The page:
Nearly 80% of BEC attacks target employees outside of financial and executive roles, with the average CEO receiving 57 targeted phishing attacks each year and IT staffers getting an average of 40 targeted phishing attacks annually.
Cryptocurrency-related attacks also grew 192% between October 2020 and April 2021, and the researchers noted that the number of attacks rose alongside the general price of various cryptocurrencies.
Almost 50% of all socially engineered threats the company saw over the past year were phishing impersonation attacks, and nearly all included a malicious URL.
“Although phishing emails are nothing new, hackers have started to deploy ingenious ways to avoid detection and deliver their malicious payloads to users’ inboxes. They shorten URLs, use numerous redirects, and host malicious links on document sharing sites, all to avoid being blocked by email scanning technologies,” the report said.
“Phishing impersonation attacks have also been trending upwards. These attacks made up 46% of all social engineering attacks we detected in June 2020 and grew to 56% by the end of May 2021.”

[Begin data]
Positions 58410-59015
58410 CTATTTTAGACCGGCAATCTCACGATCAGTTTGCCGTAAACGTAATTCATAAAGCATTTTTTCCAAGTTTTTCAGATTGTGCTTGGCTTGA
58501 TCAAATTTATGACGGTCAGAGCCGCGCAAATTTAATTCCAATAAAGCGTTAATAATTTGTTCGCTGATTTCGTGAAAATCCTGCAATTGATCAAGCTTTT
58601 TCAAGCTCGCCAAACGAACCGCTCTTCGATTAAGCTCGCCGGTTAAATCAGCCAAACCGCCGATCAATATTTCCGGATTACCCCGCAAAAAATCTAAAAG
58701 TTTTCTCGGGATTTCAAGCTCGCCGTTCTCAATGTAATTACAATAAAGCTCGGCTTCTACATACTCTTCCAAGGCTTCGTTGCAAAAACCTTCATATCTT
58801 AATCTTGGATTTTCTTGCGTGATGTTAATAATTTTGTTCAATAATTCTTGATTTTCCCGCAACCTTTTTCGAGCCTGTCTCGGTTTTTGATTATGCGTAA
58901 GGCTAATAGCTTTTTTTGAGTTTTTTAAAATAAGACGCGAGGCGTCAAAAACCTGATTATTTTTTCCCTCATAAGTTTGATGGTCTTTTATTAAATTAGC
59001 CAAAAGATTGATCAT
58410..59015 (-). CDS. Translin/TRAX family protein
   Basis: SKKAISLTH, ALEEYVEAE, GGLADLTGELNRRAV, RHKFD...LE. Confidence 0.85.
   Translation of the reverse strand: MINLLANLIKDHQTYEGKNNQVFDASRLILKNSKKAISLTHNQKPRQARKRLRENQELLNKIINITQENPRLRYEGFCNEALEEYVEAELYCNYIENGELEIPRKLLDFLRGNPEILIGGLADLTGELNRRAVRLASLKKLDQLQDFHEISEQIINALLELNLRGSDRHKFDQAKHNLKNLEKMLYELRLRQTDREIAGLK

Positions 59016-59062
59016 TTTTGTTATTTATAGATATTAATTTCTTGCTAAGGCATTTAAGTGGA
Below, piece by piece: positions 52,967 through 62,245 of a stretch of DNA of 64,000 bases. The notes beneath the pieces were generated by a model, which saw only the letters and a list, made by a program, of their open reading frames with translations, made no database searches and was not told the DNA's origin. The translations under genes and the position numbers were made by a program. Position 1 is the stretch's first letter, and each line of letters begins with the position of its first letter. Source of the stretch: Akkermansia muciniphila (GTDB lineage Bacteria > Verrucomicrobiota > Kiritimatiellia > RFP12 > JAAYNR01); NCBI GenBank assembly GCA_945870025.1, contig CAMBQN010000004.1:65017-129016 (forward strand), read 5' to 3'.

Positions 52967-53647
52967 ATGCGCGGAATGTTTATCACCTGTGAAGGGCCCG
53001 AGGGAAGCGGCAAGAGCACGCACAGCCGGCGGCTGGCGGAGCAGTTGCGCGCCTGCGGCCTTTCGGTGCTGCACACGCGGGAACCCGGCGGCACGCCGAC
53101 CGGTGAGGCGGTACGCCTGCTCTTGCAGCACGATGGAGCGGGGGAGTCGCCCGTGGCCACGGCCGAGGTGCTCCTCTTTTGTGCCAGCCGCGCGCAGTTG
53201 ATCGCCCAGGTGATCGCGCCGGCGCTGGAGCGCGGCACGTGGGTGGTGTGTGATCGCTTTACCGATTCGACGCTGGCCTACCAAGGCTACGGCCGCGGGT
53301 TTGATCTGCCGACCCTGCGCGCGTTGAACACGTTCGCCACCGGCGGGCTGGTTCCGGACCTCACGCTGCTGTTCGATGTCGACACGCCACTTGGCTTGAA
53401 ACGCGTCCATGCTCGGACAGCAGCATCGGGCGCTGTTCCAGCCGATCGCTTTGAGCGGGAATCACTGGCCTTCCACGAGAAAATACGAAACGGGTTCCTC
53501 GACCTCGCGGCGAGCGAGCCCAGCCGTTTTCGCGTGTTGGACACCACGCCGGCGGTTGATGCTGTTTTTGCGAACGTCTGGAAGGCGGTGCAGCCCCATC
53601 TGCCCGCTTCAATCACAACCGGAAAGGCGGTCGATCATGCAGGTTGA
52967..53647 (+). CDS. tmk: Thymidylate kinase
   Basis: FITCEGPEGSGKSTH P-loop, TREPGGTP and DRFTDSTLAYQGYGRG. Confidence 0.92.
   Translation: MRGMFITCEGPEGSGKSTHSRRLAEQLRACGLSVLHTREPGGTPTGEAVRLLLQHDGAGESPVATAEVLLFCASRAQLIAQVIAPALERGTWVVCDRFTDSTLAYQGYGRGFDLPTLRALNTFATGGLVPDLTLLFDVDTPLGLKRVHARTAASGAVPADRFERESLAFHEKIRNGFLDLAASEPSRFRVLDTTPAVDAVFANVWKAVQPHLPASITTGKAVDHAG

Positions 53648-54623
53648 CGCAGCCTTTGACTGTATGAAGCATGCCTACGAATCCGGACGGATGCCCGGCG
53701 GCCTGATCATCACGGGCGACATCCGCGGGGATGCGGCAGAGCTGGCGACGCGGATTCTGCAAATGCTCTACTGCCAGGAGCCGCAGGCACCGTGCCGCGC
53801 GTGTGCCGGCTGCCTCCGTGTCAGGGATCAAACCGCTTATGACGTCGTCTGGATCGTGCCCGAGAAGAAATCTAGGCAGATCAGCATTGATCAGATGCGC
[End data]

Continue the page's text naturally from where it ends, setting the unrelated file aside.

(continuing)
Business email compromise attacks only made up 10% of the attacks Barracuda analysts saw but have cost companies in the education, healthcare, commercial, and travel sectors millions.
Hackers are also continuing to use many of the same tactics, including using brands for phishing impersonation attacks.
Microsoft, WeTransfer, and DHL are the top three brands used in impersonation attacks going back to 2019. Because of the company’s ubiquity, Microsoft was used in 43% of phishing attacks in the past 12 months.
Often cybercriminals will “send fake security alerts or account update information to get their victims to click on a phishing link.” The same goes for WeTransfer, which went from 9% of all phishing attacks to 18% by 2021.
The rest of the top ten impersonated brands includes Google, DocuSign, and Facebook.
Don MacLennan, senior vice president of Email Protection at Barracuda, said cybercriminals are now targeting employees outside the finance and executive teams, looking for weak links in organizations.
“Targeting lower level employees offers them a way to get in the door and then work their way up to higher value targets,” MacLennan said. “That’s why it’s important to make sure you have protection and training for all employees, not just focus on the ones you think are the most likely to be attacked.”